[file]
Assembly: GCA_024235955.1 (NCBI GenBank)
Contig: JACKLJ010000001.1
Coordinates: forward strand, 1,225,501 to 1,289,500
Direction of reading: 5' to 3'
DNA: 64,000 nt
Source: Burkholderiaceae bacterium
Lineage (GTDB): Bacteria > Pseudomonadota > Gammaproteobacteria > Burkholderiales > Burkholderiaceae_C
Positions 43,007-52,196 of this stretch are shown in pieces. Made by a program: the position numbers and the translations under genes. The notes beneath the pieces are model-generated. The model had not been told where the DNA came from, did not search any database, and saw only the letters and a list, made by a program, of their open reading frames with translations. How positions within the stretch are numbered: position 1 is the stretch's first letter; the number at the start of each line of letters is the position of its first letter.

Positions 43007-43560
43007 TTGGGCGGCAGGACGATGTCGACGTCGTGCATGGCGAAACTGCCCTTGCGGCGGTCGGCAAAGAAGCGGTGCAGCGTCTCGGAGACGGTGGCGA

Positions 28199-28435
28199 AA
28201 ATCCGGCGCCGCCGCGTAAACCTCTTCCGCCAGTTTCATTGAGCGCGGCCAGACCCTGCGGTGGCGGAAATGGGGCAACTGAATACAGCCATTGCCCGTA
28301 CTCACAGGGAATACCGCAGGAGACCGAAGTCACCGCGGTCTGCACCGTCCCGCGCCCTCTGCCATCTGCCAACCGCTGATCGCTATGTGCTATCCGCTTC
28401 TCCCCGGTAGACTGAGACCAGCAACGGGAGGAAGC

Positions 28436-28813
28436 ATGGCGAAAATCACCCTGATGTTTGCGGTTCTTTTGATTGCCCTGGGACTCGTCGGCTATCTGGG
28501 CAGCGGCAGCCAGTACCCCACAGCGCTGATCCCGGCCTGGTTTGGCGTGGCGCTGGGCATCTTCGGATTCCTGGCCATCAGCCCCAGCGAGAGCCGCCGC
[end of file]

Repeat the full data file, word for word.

Assembly: GCA_024235955.1 (NCBI GenBank)
Contig: JACKLJ010000001.1
Coordinates: forward strand, 1,225,501 to 1,289,500
Direction of reading: 5' to 3'
DNA: 64,000 nt
Source: Burkholderiaceae bacterium
Lineage (GTDB): Bacteria > Pseudomonadota > Gammaproteobacteria > Burkholderiales > Burkholderiaceae_C
Positions 43,007-52,196 of this stretch are shown in pieces. Made by a program: the position numbers and the translations under genes. The notes beneath the pieces are model-generated. The model had not been told where the DNA came from, did not search any database, and saw only the letters and a list, made by a program, of their open reading frames with translations. How positions within the stretch are numbered: position 1 is the stretch's first letter; the number at the start of each line of letters is the position of its first letter.

Positions 43007-43560
43007 TTGGGCGGCAGGACGATGTCGACGTCGTGCATGGCGAAACTGCCCTTGCGGCGGTCGGCAAAGAAGCGGTGCAGCGTCTCGGAGACGGTGGCGA

Positions 28199-28435
28199 AA
28201 ATCCGGCGCCGCCGCGTAAACCTCTTCCGCCAGTTTCATTGAGCGCGGCCAGACCCTGCGGTGGCGGAAATGGGGCAACTGAATACAGCCATTGCCCGTA
28301 CTCACAGGGAATACCGCAGGAGACCGAAGTCACCGCGGTCTGCACCGTCCCGCGCCCTCTGCCATCTGCCAACCGCTGATCGCTATGTGCTATCCGCTTC
28401 TCCCCGGTAGACTGAGACCAGCAACGGGAGGAAGC

Positions 28436-28813
28436 ATGGCGAAAATCACCCTGATGTTTGCGGTTCTTTTGATTGCCCTGGGACTCGTCGGCTATCTGGG
28501 CAGCGGCAGCCAGTACCCCACAGCGCTGATCCCGGCCTGGTTTGGCGTGGCGCTGGGCATCTTCGGATTCCTGGCCATCAGCCCCAGCGAGAGCCGCCGC